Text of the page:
5.     The Tribunal disposed of the said Original Applications by passing a common order dated 16th September, 2002, inter alia, with a direction to the respondents, and in particular the Union of India, the Respondent No.1 before the Tribunal, to consider the framing of an appropriate Scheme, in consultation with the A&N Islands Administration, for absorption/ regularization/ appointment of persons like the respondents herein who had been working as Home Guards for a number of years. While framing the Scheme, the Respondent No.1 was directed to keep in view the observations made in paragraph 7 of the order to suit local conditions, 5 keeping in mind the particular facts and circumstances of the case. It was provided that the said action should be taken by the appellants herein within six months from the date of receipt of a copy of the order.

6.     The said order dated 16th September, 2002, of the Central Administrative Tribunal, was challenged by way of two writ petitions, being Parul Debnath & Ors.) and WPCT No.158 of 2003 Ors.), before the Division Bench of the Calcutta High Court, Circuit Bench at Port Blair. The said two writ petitions were disposed of by a common judgment and order dated 16.12.2003. While disposing of the writ petitions, the High Court, apart from considering the nature of the work performed by the respondents, also took into consideration the decision of this Court in State of West 6 Bengal & Ors. vs. Pantha Chatterjee & Ors.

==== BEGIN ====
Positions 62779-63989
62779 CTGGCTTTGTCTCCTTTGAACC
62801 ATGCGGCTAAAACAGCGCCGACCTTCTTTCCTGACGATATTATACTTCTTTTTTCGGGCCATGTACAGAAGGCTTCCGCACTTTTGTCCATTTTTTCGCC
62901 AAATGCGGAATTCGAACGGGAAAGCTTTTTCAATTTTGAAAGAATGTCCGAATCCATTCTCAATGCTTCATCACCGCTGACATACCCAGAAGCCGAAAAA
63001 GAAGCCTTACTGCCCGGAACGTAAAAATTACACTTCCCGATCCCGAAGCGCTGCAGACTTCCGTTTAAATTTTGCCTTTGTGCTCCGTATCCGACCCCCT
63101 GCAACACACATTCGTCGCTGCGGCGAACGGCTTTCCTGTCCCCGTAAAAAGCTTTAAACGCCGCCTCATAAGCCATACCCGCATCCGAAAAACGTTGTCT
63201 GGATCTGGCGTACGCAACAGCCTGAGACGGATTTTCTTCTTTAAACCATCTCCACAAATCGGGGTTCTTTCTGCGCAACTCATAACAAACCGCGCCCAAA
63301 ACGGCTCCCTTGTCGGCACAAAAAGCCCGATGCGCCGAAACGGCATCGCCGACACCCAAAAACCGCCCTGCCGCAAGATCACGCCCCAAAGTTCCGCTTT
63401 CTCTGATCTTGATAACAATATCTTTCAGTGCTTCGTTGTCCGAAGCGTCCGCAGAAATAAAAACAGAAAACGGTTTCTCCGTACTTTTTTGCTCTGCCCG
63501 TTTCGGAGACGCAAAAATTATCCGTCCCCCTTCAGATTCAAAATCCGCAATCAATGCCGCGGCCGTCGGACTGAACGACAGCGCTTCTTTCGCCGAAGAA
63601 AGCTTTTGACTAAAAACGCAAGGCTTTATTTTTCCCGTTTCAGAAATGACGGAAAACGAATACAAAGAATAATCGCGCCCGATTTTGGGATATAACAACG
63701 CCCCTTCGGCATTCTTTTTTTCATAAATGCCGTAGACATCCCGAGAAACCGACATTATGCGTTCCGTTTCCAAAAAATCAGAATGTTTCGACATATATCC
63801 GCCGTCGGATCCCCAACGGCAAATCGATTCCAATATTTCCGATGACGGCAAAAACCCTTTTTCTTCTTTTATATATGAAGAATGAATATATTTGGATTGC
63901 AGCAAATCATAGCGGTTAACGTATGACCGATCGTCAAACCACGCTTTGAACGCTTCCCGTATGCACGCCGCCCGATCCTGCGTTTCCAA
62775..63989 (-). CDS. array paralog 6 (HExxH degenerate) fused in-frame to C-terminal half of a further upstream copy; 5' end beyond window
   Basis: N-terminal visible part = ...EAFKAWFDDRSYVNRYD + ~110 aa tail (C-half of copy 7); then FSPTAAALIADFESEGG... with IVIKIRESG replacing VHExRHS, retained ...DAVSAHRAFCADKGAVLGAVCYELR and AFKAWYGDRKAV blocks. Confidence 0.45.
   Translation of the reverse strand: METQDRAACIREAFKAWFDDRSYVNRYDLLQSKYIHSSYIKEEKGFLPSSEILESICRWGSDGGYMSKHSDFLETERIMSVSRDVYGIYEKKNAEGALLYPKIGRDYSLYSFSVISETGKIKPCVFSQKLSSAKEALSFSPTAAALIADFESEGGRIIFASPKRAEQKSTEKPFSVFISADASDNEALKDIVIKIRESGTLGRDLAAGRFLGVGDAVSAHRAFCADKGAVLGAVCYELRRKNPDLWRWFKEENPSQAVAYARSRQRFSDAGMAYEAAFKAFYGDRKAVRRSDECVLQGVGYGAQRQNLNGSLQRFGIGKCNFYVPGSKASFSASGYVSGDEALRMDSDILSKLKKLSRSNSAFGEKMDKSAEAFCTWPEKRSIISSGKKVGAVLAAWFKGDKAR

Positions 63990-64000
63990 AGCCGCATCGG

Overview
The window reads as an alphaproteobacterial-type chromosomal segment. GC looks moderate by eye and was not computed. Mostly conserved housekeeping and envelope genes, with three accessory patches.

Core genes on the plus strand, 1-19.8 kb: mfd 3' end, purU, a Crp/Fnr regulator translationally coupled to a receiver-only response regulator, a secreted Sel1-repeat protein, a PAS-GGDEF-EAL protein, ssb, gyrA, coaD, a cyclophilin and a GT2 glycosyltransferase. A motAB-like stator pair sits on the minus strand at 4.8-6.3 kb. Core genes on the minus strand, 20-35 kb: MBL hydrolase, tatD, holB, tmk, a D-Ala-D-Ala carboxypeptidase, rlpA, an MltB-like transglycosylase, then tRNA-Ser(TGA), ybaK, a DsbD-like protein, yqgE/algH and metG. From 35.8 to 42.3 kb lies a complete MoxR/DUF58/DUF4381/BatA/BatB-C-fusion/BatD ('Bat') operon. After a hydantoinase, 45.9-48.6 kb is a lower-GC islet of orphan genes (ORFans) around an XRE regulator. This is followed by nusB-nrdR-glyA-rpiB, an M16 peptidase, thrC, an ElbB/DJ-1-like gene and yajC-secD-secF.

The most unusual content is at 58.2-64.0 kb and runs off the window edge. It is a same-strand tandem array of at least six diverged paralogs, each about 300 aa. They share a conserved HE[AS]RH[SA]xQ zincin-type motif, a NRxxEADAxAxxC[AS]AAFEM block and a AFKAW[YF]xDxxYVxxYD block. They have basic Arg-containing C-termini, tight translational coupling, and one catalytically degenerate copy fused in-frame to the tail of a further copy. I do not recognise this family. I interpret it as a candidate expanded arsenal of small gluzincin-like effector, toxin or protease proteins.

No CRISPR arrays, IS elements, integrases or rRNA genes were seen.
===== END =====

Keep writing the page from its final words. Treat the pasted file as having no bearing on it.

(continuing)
[2003 (6) SCC 469], wherein in a similar situation certain directions had been given by this Court for framing a Scheme for similar purposes, and directed the appropriate authority to frame a Scheme as directed by the Tribunal and while doing so to take into consideration the principles laid down in Pantha Chatterjee's case (supra).

7.     After the orders passed by the Circuit Bench of the Calcutta High Court at Port Blair in WPCT No.73 of 2003 and WPCT No.158 of 2003, one Manoj Kumar Singh and others, who were similarly situated as the respondents herein, moved a writ petition, being WP No.22 of 2004, before the Single Bench of the Calcutta High Court, which was disposed of on 18th March, 2004, with a direction upon the respondents to consider the case of the writ petitioners in accordance with the ratio of Pantha Chatterjee's case (supra). Special Leave Petitions 7 filed by the Union of India against the orders passed by the Circuit Bench of the Central Administrative Tribunal, Calcutta Bench, as well as the Single Judge of the High Court, being SLP(C) No.14859 of 2004 and SLP(C) No.CC 7017/2004, were dismissed at the threshold on 9th August, 2004 and 30th August, 2004, respectively. Thereafter, on 5th April, 2005, a Scheme was framed by the appellants herein, which provided for reservation of 20% of the vacant posts to accommodate the respondents in a phased manner, while setting apart 80% of the vacancies for other candidates. The Scheme, as framed, was challenged by the respondents herein in Writ Petition No.195 of 2005 before the learned Single Judge, who by his judgment and order dated 28th July, 2006, dismissed the said writ petition upon holding that the Scheme had been framed by the Government Authorities having due regard to the principles laid down in Pantha Chatterjee's case (supra).